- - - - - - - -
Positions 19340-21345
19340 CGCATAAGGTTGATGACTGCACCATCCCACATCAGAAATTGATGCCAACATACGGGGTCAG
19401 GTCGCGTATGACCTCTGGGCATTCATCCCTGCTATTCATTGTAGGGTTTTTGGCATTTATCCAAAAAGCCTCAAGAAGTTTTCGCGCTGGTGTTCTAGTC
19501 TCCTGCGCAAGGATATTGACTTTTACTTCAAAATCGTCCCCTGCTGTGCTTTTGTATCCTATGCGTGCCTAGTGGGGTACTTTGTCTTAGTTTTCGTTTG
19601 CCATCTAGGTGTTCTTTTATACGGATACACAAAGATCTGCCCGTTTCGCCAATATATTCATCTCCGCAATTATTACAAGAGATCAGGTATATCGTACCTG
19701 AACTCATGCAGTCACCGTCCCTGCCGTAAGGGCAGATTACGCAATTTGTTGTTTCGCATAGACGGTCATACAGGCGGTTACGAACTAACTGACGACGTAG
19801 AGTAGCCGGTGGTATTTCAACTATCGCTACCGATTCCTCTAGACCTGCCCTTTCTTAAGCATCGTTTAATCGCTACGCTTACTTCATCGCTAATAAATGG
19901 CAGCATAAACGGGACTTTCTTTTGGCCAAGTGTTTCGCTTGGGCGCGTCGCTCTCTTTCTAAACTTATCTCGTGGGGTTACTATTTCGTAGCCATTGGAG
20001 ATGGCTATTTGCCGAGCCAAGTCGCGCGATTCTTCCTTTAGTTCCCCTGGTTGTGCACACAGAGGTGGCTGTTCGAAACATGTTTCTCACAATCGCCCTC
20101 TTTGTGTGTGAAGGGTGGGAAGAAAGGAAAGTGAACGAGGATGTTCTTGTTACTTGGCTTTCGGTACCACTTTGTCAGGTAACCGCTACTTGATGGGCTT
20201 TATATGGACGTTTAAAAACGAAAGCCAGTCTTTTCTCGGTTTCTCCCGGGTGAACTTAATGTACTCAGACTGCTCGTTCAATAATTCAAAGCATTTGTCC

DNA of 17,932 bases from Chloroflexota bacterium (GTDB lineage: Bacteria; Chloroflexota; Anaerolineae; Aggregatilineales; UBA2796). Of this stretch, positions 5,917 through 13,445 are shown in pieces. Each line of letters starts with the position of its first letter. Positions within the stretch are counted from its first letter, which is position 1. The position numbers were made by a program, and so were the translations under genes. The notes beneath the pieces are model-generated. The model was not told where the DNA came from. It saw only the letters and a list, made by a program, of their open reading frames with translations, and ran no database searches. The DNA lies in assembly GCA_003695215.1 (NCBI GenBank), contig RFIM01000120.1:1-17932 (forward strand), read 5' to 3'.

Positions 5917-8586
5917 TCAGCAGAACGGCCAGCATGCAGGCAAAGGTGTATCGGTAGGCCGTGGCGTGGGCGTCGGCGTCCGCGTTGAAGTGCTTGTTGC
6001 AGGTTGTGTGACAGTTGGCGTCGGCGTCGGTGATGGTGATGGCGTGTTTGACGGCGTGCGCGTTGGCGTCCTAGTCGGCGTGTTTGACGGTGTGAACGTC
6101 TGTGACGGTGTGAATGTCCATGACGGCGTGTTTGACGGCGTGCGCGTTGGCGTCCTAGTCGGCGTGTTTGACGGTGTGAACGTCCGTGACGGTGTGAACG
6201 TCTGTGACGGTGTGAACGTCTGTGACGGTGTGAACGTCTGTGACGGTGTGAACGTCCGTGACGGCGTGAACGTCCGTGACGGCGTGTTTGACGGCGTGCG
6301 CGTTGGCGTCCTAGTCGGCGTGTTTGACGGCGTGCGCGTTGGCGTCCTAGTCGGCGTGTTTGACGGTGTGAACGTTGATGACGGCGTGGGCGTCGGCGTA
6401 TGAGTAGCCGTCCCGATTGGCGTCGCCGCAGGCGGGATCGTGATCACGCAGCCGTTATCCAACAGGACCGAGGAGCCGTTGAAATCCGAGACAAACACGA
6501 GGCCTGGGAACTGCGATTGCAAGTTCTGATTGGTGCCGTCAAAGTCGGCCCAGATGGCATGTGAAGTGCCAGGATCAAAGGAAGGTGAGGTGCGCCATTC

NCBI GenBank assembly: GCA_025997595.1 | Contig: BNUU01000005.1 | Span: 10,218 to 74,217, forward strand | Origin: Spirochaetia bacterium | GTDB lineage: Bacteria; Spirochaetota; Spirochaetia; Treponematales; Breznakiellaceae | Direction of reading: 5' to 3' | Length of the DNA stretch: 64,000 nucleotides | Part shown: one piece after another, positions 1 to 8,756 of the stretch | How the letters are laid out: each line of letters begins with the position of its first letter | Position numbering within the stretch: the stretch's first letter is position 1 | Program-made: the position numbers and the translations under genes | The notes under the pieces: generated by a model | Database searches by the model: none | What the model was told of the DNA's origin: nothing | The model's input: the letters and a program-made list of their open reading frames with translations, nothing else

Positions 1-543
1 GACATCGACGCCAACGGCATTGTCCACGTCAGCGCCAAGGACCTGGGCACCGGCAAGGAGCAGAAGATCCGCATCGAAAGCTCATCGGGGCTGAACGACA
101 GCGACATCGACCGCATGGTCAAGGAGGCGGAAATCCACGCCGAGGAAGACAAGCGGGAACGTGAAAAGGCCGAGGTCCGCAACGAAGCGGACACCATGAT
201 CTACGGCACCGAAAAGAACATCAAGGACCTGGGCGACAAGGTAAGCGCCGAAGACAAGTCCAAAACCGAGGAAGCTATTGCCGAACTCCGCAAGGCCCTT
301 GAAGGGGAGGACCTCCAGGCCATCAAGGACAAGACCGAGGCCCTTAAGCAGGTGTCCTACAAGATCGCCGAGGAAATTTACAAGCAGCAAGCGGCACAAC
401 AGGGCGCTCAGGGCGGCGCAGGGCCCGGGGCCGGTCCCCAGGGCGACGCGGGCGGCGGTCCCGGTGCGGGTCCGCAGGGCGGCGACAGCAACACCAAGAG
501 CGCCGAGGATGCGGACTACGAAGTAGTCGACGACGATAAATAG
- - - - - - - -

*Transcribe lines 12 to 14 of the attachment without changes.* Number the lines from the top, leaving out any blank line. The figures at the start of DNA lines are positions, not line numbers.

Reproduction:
DNA of 17,932 bases from Chloroflexota bacterium (GTDB lineage: Bacteria; Chloroflexota; Anaerolineae; Aggregatilineales; UBA2796). Of this stretch, positions 5,917 through 13,445 are shown in pieces. Each line of letters starts with the position of its first letter. Positions within the stretch are counted from its first letter, which is position 1. The position numbers were made by a program, and so were the translations under genes. The notes beneath the pieces are model-generated. The model was not told where the DNA came from. It saw only the letters and a list, made by a program, of their open reading frames with translations, and ran no database searches. The DNA lies in assembly GCA_003695215.1 (NCBI GenBank), contig RFIM01000120.1:1-17932 (forward strand), read 5' to 3'.

Positions 5917-8586
5917 TCAGCAGAACGGCCAGCATGCAGGCAAAGGTGTATCGGTAGGCCGTGGCGTGGGCGTCGGCGTCCGCGTTGAAGTGCTTGTTGC